Have you ever thought about the wide variety of calendars we use? For students, parents, administrators, and teachers, the “school year” seems to matter most; it orients the whole year. For others, the “fiscal year,” seems most important, with the regular intervals of producing reports and paying taxes. If our parish calendar graces a place in your home, you know that the 12-month calendar (January to December) orients us to the passage of days and weeks, marked by various Saint Days and Church celebrations. Among the Vietnamese, the Lunar Year and a holiday called Tết, the most important celebration in Vietnamese culture, provide the yearly focus. Tết, by the way, is a shortened form of Tết Nguyên Đán, which is Vietnamese for “Feast of the First Morning of the First Day.” All the while, as a Catholics, we know there is yet another “year” called “the Liturgical Year” which begins for us today.
Regardless of which calendar might organize our lives, the year behind us (or shortly to be behind us) has has left us all physically, emotionally, and spiritually tired. Isn’t that true? It has been a year of upheaval, surprises, change, turmoil, anxiety, fear, confusion, disappointment, disillusionment, and detachment … all of which only begins to describe how we feel. We have run out of words, and we have been forced to “die” to so many things, routines, celebrations, customs, and sometimes relationships. Our familiar ways, our security has been shaken, forcing us into the unknown. It seems to that we are a bit like the Israelites wandering in the desert for forty years.
Many of us are wondering where we are going and how long it will take to get there. On top of that, we’re not even sure that, when we get there, we will like it, but we can hope. One thing we have discovered is that the mess we are in is not something we can fix on our own. Some would like to try, but that only makes it worse. Some of us really struggle and resist learning that lesson.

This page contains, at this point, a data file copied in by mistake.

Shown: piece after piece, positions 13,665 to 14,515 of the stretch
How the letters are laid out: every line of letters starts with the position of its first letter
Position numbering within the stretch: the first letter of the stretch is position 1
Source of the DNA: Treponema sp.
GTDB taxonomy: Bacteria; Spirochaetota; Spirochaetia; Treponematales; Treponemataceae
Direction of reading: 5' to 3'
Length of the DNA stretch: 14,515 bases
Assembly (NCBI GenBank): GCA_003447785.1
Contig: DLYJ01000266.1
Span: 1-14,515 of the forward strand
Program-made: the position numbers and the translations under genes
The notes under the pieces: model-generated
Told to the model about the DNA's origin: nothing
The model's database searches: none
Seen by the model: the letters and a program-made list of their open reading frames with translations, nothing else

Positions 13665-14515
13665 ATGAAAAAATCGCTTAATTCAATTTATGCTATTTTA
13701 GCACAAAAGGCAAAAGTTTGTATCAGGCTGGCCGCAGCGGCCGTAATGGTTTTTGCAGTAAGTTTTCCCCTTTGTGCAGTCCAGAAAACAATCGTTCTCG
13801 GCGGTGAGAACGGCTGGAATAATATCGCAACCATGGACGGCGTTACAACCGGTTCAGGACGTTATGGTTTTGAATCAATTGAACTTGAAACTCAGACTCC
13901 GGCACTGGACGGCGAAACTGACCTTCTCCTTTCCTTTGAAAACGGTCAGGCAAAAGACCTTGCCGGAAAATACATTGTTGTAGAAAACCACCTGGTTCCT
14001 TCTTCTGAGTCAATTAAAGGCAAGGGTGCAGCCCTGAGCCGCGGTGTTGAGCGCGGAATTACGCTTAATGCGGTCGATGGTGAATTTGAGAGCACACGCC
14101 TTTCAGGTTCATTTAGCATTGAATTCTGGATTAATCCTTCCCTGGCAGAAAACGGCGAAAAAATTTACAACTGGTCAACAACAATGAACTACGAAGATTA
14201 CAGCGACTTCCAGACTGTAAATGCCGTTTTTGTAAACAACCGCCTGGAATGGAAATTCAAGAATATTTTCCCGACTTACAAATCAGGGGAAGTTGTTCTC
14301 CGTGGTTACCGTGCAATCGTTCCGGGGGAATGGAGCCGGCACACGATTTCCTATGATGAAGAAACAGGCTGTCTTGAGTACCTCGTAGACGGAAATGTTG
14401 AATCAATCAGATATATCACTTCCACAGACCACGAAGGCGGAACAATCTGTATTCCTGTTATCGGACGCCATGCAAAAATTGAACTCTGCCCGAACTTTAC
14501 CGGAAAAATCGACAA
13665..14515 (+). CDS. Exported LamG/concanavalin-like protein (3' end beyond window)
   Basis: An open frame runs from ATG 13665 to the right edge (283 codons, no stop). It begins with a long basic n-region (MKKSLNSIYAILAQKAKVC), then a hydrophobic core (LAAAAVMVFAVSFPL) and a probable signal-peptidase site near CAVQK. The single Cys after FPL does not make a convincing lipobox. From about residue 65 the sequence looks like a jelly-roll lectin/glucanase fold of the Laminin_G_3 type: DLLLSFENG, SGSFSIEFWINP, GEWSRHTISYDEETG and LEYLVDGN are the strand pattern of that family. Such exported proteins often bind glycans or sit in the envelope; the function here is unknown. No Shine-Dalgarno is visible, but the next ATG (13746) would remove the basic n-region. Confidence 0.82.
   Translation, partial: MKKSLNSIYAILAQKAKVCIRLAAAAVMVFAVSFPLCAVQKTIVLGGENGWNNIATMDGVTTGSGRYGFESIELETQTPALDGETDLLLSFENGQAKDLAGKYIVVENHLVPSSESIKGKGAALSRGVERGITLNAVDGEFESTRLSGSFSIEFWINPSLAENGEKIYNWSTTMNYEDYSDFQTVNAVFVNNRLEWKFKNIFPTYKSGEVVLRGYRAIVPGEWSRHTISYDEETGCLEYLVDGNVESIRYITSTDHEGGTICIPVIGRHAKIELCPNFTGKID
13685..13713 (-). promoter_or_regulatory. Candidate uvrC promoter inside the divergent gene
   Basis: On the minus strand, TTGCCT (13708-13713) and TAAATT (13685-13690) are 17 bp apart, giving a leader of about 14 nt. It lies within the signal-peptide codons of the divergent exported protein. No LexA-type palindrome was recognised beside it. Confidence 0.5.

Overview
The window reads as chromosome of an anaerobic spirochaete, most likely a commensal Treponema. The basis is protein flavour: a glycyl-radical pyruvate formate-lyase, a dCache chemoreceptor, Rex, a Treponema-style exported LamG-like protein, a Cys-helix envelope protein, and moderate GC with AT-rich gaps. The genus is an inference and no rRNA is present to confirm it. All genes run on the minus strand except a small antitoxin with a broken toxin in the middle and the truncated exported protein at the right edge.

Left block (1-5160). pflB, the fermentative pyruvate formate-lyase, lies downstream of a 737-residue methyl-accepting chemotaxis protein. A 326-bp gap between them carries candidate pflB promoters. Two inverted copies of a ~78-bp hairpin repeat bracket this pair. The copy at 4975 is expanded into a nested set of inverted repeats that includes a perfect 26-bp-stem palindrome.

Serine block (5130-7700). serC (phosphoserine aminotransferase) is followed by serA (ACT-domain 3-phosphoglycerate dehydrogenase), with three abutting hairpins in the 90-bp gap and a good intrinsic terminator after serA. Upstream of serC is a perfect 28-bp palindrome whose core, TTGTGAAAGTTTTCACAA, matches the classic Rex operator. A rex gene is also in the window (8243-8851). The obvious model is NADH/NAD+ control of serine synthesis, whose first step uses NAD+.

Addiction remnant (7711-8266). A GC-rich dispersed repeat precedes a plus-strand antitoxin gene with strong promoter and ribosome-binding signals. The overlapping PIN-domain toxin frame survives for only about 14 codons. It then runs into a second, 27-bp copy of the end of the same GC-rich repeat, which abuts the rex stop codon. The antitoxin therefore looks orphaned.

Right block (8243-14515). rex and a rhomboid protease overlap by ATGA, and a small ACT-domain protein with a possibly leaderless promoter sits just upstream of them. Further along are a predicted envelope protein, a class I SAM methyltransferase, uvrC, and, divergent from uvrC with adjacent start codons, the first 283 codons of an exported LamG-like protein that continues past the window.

For people of faith, there comes an Advent message today that encourages us to stay awake and watch. “Watch and wait for what?” We will discover the answer to that question over the next four weeks. For now, let us remember that the Divine Light that burns within every soul cannot be extinguished. We begin this new year of faith with the reminder that by Love’s power we will discover something that will make sense. Real hope rests on the firm belief that we are created for union with God and that God’s will is ever-creative and sustains what we do. This is the only way we can ever see light in dark moments, especially when people all around us are tempted to give up and walk away. Our hope is joyfully rooted in God’s promise, which allows us to watch and wait. It gives us reason to stay the course, even when we may want to just close our eyes and get some sleep, hoping to wake up and find that this year has just been a bad dream.
The Israelites might have thought the same during their forty year sojourn in the desert, but hope brought them out of the land of Egypt, guided their way, inspired their prophets to speak the truth, eventually raised Jesus from the dead, and then sent the Gospel to a weary world. We have the blessing of hearing that very Gospel today, thanks be to God. Take it to heart, “get real” about living it, and make the most of this day, make it count!